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A woman's face is seen through a screen of code.
Automated systems require knowledge, human supervision and intervention from the human operator whenever something goes wrong. (Pixabay)

COVID-19 has fuelled automation — but human involvement is still essential

The COVID-19 pandemic has disrupted the way we work and interact with machines — and people — in the workplace. The surge in remote working brought on by the pandemic has magnified the need for unmanned work operations. More automation, however, does not always make the workplace more efficient.

Industries that have heavily relied on manual operations, like warehouses or meat packers, are now introducing more automated or tele-operated systems. Unlike traditional, manually operated machines, in tele-operation the human operator sits in a remote location away from the machine they control.

Despite some of the unquestionable benefits of automation, however, these trends are in part an attempt to address the high rates of COVID-19 among factory workers.

Despite some of the unquestionable benefits of automation, however, simply adopting a technology-driven approach aimed at replacing all manual operations with robots is not a viable fix.

Human-machine interaction

For decades, what’s known as human factors, a discipline at the intersection of cognitive science, engineering and kinesiology, has investigated the human-machine interaction in the workplace, with the goal of understanding the benefits and unintended consequences of automation. Among the phenomena being investigated is what’s known as the paradox of automation.

The paradox of automation — also known as the paradox of technology — occurs when introducing automated system will add to, not reduce, the workload and responsibilities of the human operator.

This is because automated systems often require more knowledge, human supervision and intervention from the human operator whenever something goes wrong.

Case in point is airport security screening. This industry has undergone an automation revolution for many decades now. Yet data shows that the failure rate in this industry is still as high as 95 per cent. Why?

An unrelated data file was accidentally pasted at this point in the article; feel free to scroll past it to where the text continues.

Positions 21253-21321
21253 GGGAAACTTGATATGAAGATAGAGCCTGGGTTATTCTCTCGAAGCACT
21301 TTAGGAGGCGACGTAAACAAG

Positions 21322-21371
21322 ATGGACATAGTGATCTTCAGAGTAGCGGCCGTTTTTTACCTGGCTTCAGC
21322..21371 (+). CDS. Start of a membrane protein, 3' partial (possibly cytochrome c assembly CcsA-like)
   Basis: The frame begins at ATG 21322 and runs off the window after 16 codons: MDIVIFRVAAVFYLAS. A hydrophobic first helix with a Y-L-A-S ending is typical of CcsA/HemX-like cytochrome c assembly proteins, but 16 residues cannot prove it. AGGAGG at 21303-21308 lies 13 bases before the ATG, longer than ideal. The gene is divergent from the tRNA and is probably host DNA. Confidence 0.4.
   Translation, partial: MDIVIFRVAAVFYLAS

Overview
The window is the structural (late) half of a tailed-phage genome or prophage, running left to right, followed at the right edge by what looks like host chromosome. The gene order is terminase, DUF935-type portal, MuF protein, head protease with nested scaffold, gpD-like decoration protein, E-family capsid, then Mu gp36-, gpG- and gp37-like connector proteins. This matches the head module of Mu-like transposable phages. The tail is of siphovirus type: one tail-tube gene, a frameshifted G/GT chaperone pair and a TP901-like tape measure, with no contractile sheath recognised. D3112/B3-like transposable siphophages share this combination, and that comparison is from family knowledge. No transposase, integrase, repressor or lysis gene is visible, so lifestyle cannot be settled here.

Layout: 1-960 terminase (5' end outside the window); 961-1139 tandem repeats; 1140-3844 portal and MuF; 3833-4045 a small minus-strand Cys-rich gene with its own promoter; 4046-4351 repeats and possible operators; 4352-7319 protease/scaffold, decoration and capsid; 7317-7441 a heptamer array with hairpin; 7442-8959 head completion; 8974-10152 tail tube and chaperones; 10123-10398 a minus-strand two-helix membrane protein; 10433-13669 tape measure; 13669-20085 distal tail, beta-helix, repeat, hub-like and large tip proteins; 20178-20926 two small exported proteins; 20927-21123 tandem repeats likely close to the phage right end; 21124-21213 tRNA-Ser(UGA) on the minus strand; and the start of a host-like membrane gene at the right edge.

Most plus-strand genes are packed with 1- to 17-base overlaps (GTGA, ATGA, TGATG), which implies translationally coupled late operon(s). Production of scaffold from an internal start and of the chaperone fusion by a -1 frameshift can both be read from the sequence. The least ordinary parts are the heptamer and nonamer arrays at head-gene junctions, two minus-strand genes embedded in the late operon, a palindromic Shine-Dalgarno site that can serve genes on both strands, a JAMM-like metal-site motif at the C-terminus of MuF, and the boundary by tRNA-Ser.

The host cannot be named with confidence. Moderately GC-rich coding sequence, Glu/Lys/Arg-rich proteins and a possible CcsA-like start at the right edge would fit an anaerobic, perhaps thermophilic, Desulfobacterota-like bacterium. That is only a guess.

Travellers wearing face masks while pass through an airport security checkpoint.
Travellers wear face masks while passing through a security checkpoint at Denver International Airport in December 2020. (AP Photo/David Zalubowski)

The answer to this question is less about the technology, and more about the fact that system developers too often ignore or overlook the human factor.

In other words, a technology-centred approach is adopted over a human-centred one.

Ignoring or undervaluing human factors in automation does not only make systems impossible to use but, more importantly, hinders safety.

Recognize boundaries

A solution to this is developing systems that help automate manually intensive operations, as well as account for known boundaries in human cognition like the inability to multi-task effectively or sustain attention on a given task for long periods of times.

A man sits in front of a desktop computer with a mural of gears in the background.
Automated systems must account for human boundaries, but not cut them out entirely. (Pixabay)

Like many other innovations borne out of challenging times in human history, the push for more automation and tele-operation triggered by the COVID-19 pandemic must come with the promise of more efficient and safer workplace operations.

But instead of fully and solely relying on what’s technologically possible, system developers must put human beings at the centre of designing automation instead of relegating them to its periphery.

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